Document Type

Article

Publication Date

February 2012

Abstract

Past studies of hillslope evolution have typically assumed that soil creep processes are governed by a linear relationship between local hillslope angle and transport distance. The assumption of “linear diffusion” has fallen out of favor because, when coupled with an expression of mass continuity, it yields unrealistic hillslope profiles. As a consequence, a better understanding of the mechanics of sediment transport is needed. Here we report results from a series of flume experiments performed to investigate sediment transport by dry ravel, a common soil creep process in arid and semiarid environments. We find that, at gentle slopes, transport distances follow distributions characteristic of local transport. As gradients steepen, a fraction of the particles begins to exhibit nonlocal transport, and that fraction increases rapidly with slope. A stochastic discrete element model that couples an effective friction term with a shock term reproduces the results from the flume experiments, suggesting that it can be used to explore the nature of particle transport on rough surfaces. The model predicts that exponential distributions of transport distances on gentle slopes evolve into quasi-uniform distributions on steep slopes, and the transition occurs as slopes approach the angle of repose. Our results support previous findings that the angle of repose represents a threshold between friction and inertial regimes. In addition, we propose that the angle of repose represents a fuzzy boundary between local and nonlocal transport.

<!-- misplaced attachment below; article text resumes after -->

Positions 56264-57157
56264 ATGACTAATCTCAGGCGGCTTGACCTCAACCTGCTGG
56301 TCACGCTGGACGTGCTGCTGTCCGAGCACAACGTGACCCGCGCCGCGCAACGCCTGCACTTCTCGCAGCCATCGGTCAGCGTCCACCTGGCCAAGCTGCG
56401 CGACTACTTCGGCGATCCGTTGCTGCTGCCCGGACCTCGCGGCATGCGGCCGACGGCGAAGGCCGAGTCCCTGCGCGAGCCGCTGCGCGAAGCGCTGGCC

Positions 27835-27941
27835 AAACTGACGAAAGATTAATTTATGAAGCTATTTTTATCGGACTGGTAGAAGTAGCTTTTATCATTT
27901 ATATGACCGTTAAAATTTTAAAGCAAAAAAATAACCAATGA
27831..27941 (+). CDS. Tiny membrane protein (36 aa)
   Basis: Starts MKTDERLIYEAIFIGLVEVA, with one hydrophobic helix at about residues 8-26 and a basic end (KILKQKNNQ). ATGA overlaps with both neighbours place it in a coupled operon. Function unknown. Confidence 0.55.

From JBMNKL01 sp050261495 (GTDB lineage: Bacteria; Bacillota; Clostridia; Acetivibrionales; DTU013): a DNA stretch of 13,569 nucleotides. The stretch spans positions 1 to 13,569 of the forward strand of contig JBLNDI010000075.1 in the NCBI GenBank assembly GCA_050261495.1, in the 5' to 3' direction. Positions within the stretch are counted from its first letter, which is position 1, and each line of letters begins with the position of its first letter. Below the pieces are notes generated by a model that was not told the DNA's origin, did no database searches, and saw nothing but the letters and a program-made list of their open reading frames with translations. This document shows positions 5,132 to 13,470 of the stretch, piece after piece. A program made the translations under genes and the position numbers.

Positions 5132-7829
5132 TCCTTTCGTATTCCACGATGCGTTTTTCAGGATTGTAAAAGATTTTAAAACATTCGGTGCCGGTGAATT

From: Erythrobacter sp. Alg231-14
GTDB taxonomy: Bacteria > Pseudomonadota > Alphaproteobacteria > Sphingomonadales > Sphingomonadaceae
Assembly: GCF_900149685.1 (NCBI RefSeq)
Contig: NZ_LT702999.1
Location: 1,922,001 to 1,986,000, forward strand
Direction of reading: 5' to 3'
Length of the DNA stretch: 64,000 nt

Comments

This article was originally published in the Journal of Geophysical Research: Earth Surface Vol. 117, Iss. F1 by the American Geophysical Union on February 24, 2012. The article is also available online at this link.
Copyright 2012 American Geophysical Union.

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